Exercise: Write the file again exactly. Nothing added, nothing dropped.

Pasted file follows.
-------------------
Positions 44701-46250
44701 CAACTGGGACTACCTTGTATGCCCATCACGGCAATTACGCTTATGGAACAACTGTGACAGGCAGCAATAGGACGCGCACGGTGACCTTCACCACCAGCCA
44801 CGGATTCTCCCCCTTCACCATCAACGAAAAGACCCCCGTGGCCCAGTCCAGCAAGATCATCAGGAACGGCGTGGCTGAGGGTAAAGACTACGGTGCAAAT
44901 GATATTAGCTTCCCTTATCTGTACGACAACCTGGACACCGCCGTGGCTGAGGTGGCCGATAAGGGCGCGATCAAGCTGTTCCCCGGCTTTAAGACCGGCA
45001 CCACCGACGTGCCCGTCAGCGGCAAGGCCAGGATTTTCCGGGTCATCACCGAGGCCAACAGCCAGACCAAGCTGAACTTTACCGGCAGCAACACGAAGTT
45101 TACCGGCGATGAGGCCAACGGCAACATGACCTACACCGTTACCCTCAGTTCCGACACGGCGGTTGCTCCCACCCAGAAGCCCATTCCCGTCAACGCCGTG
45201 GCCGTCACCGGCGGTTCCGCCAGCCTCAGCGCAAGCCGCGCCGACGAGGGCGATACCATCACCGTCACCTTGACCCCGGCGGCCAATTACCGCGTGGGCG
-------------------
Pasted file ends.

Positions 44701-46250
44701 CAACTGGGACTACCTTGTATGCCCATCACGGCAATTACGCTTATGGAACAACTGTGACAGGCAGCAATAGGACGCGCACGGTGACCTTCACCACCAGCCA
44801 CGGATTCTCCCCCTTCACCATCAACGAAAAGACCCCCGTGGCCCAGTCCAGCAAGATCATCAGGAACGGCGTGGCTGAGGGTAAAGACTACGGTGCAAAT
44901 GATATTAGCTTCCCTTATCTGTACGACAACCTGGACACCGCCGTGGCTGAGGTGGCCGATAAGGGCGCGATCAAGCTGTTCCCCGGCTTTAAGACCGGCA
45001 CCACCGACGTGCCCGTCAGCGGCAAGGCCAGGATTTTCCGGGTCATCACCGAGGCCAACAGCCAGACCAAGCTGAACTTTACCGGCAGCAACACGAAGTT
45101 TACCGGCGATGAGGCCAACGGCAACATGACCTACACCGTTACCCTCAGTTCCGACACGGCGGTTGCTCCCACCCAGAAGCCCATTCCCGTCAACGCCGTG
45201 GCCGTCACCGGCGGTTCCGCCAGCCTCAGCGCAAGCCGCGCCGACGAGGGCGATACCATCACCGTCACCTTGACCCCGGCGGCCAATTACCGCGTGGGCG